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The best duck-hunters, and wicketkeepers who bowl

The regular Monday column in which our editor answers your questions about (almost) any aspect of cricket

Steven Lynch

May 17, 2004

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The regular Monday column in which our editor answers your questions about (almost) any aspect of cricket:

Steve Harmison on his way to 7 for 12 against West indies at Kingston - his haul included four batsman for 0 © Getty Images

When Steve Harmison took his 7 for 12 against West Indies he dismissed four players for ducks - was that a Test record? asked Sam from Perth in Australia

It turns out that Harmison was the 21st bowler to inflict four ducks in a Test innings when he managed it at Kingston - Alec Bedser, Jim Laker (both at Old Trafford in 1956) and Glenn McGrath did it twice. But the record is five, which has happened three times. The first was by Ray Lindwall, the great Australian fast bowler, against India at Adelaide in 1947-48, when he started by dismissing Vinoo Mankad and Lala Amarnath before there was a run on the board. Sarfraz Nawaz of Pakistan matched that against Australia at Melbourne in 1978-79, during his astonishing matchwinning spell of 7 for 1 in 33 balls, on the way to figures of 9 for 86. And the most recent occurrence was by West Indies' Jermaine Lawson, on his way to eye-popping figures of 6 for 3 against Bangladesh at Dhaka in 2002-03. Bangladesh declined from 80 for 3 to 87 all out. Laker's tally of eight ducks inflicted in that famous match against Australia at Old Trafford in 1956 is the record for a single Test.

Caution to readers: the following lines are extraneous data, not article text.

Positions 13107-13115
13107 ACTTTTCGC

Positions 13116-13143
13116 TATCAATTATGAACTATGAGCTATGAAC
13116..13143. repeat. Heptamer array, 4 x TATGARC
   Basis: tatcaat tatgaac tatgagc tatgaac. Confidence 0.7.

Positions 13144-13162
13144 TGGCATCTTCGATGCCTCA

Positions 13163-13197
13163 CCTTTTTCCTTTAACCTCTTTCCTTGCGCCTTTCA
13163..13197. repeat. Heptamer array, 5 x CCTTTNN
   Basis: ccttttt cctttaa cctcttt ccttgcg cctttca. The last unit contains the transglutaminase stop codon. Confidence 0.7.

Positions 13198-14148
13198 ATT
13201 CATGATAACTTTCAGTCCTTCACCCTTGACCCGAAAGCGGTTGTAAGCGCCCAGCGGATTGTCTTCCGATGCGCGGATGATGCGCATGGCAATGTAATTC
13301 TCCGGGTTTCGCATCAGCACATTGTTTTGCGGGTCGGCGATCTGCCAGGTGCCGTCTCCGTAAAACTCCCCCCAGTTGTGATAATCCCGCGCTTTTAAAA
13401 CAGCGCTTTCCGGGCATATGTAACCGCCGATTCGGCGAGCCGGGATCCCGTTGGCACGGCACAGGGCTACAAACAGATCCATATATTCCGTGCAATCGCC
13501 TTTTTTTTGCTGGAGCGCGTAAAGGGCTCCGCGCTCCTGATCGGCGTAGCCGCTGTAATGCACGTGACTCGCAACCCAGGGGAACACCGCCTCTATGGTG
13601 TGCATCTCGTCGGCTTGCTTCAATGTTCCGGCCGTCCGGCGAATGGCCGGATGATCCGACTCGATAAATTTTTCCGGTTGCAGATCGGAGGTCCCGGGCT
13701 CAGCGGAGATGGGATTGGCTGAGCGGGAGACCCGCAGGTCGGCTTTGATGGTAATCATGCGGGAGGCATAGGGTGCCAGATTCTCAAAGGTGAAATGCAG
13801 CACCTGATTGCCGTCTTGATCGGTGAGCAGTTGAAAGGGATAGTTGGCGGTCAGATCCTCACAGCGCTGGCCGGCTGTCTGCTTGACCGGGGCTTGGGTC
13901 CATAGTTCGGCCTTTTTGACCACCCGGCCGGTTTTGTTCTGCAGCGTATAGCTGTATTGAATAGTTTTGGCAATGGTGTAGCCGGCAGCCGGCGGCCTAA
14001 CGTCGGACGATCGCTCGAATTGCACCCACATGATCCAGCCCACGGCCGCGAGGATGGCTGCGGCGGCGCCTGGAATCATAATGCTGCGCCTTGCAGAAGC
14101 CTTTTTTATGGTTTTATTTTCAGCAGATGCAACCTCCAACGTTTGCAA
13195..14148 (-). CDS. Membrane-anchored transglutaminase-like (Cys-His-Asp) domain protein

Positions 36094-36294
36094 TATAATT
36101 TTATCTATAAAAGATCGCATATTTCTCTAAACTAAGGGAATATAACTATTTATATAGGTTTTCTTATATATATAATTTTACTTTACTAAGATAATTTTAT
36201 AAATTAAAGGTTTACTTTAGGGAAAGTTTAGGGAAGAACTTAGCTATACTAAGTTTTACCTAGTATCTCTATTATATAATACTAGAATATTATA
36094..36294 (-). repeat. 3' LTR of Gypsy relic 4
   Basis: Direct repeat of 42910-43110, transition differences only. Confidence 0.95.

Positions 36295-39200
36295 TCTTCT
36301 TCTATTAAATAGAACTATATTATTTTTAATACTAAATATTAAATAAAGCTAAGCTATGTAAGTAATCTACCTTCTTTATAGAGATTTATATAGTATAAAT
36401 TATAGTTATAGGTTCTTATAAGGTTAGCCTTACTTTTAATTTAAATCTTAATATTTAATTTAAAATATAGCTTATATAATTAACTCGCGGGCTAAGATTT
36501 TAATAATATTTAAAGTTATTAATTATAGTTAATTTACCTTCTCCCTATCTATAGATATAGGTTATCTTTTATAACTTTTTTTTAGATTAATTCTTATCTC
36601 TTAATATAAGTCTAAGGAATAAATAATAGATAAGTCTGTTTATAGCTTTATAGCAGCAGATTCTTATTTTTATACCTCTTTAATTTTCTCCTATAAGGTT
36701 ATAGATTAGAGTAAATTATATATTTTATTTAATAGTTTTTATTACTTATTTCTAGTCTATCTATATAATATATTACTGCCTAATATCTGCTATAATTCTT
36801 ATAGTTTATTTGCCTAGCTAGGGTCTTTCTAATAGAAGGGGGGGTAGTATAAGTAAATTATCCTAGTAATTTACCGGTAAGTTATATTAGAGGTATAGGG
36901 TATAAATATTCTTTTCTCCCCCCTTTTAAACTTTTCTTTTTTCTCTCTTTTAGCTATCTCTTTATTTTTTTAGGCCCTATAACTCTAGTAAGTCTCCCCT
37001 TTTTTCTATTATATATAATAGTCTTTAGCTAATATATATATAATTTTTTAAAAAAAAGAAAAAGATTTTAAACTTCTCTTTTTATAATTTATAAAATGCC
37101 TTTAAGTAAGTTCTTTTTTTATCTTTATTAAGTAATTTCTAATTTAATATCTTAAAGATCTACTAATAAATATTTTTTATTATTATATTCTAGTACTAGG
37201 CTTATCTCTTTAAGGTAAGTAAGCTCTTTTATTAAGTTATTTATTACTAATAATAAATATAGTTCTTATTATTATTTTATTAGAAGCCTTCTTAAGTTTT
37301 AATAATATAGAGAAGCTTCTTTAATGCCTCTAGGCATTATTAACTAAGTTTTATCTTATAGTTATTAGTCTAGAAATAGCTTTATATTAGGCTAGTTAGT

When Zimbabwe played Sri Lanka recently, the first bowler to take a wicket for them was Tatenda Taibu, who had started the innings as the designated wicketkeeper. Was this unique? asked Kamran Sekha from Karachi